Don’t get scammed when applying for a job online
IDAHO FALLS, Idaho (KIFI/KIDK) - Scammers are making a bigger financial crisis among the unemployed even worse, according to the Better Business Bureau.
During the COVID-19 pandemic, many people found themselves back on the job market applying for what seemed to be real job postings online.
Unfortunately, that's not always the case. The BBB is reminding people about employment scams. A lot of times these scammers want your personal information, or in some cases, your money.
The BBB reports the most popular tactic used by scammers is the fake check scam, where the target is asked to deposit a check and transfer funds to another account when the original check is bad.
BBB's Jeremy Johnson tells us about some steps you can take to avoid falling for a scam, “If you do see any type of unemployment Ad, if you can go to exactly that company's website that can help you make sure it is legitimate. Then also, don't hesitate to ask those questions just because you're in need of a job doesn't mean you're not entitled to ask appropriate questions and if your guts telling you, something's a little off. Oftentimes you do need to trust your gut."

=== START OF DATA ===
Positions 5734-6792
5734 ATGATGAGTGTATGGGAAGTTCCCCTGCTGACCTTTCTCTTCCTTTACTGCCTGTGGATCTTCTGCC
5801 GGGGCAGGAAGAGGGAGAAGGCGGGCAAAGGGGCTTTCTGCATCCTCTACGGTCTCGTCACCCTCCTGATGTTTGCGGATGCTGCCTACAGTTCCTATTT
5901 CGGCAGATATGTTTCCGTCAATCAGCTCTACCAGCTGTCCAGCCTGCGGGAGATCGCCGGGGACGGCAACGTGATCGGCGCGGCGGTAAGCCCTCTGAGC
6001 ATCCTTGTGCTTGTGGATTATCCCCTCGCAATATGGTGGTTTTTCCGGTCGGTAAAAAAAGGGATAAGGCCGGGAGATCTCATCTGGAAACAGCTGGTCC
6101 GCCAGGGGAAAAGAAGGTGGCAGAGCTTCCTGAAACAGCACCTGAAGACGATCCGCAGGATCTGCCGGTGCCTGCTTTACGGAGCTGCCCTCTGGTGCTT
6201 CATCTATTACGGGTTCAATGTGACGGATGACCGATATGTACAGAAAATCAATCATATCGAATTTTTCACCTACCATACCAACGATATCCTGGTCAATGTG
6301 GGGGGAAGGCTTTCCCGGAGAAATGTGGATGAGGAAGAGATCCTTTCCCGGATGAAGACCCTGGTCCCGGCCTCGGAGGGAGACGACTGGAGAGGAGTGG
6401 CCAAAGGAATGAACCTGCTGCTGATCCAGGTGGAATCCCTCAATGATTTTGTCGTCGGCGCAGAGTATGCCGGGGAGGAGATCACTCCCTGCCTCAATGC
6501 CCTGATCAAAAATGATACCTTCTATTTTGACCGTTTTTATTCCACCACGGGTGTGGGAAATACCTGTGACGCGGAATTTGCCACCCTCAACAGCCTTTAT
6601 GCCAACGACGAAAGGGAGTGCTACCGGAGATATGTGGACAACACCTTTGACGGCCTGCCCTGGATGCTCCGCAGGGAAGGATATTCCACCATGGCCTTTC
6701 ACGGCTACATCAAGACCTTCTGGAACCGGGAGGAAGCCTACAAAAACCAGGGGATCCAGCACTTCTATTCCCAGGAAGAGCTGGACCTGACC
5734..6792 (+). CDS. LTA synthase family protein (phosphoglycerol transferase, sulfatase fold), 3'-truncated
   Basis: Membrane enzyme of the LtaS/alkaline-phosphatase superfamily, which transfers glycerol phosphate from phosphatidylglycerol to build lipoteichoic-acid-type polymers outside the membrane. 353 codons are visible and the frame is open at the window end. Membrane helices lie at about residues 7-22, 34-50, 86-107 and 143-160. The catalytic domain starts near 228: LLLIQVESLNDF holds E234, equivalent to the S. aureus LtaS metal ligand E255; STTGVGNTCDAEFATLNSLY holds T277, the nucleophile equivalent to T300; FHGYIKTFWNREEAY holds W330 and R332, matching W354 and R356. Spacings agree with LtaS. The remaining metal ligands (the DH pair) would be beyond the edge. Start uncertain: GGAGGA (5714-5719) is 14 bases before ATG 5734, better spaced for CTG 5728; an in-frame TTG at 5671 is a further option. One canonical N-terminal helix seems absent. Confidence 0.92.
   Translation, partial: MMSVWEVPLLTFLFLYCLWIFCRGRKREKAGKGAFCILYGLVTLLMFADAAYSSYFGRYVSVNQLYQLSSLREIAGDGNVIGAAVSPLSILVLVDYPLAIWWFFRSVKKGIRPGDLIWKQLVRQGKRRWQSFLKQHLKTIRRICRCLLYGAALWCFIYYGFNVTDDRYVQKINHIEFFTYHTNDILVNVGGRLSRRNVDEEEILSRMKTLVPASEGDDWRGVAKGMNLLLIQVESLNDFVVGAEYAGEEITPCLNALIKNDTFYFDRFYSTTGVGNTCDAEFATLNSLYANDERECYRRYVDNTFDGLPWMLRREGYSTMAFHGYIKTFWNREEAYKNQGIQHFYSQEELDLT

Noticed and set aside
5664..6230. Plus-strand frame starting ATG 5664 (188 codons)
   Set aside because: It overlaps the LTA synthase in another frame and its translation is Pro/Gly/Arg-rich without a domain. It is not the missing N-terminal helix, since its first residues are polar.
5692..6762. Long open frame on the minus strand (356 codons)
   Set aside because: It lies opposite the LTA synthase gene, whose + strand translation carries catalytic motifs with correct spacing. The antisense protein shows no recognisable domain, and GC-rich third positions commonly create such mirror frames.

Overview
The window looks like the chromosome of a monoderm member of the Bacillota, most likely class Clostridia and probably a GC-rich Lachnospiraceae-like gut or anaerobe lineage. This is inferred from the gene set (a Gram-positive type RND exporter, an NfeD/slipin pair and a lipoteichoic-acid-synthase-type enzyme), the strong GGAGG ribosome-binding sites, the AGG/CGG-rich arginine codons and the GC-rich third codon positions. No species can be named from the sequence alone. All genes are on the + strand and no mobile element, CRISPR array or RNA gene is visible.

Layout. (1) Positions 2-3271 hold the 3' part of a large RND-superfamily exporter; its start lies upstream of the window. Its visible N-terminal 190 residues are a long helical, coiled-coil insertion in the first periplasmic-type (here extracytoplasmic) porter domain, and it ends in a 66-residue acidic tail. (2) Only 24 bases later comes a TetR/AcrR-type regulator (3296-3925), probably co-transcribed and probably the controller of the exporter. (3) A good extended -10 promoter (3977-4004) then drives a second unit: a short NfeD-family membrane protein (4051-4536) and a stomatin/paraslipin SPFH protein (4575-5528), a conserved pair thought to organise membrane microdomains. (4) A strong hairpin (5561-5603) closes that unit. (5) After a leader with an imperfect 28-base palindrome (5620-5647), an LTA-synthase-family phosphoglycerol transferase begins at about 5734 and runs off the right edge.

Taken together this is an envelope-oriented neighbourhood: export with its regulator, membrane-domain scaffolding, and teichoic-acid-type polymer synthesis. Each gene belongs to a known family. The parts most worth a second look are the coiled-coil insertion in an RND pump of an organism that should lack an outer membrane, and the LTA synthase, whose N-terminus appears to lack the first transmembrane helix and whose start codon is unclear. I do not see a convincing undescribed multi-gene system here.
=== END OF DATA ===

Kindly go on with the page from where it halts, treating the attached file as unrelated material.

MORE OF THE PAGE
The BBB found 65% of scam job offers were related to becoming a warehouse worker, or a similar title that involved reshipment of packages. The BBB reports that 32% of people who were targets to a scam said they found the job listing on Indeed.
“The thing that we do see is a lot of generic posts made, which let people in, and then once the conversation begins starting, what will happen is either an overpayment will happen. They'll say, oh, there's a signing bonus and they'll give that person so much money and then they'll say oh we actually gave you a couple hundred dollars extra could you mail that back to us, and people excited about a new job tend to do that. Then that payment is cancelled so then they're out the extra money. That's where we see a lot of the loss happen," Johnson said.
Johnson says in Idaho, we’ve seen more than 33 employment scam reports. She says they resulted in a total of about half of a million dollars loss for those people.
With the current pandemic and also the beginning of summer, there is more screen time and people online, which is something the BBB says widens the target pool for scammers.
"The best thing to do is just to monitor that and make sure you're having discussions, whether it's with your children or even if you're an adult and you're starting to game, or do different things like that, it's really important to be educated of what's appropriate where what gaming clouds are appropriate to sign up for and just where you can make sure you're protecting your personal information, and you know your children's information," Johnson said.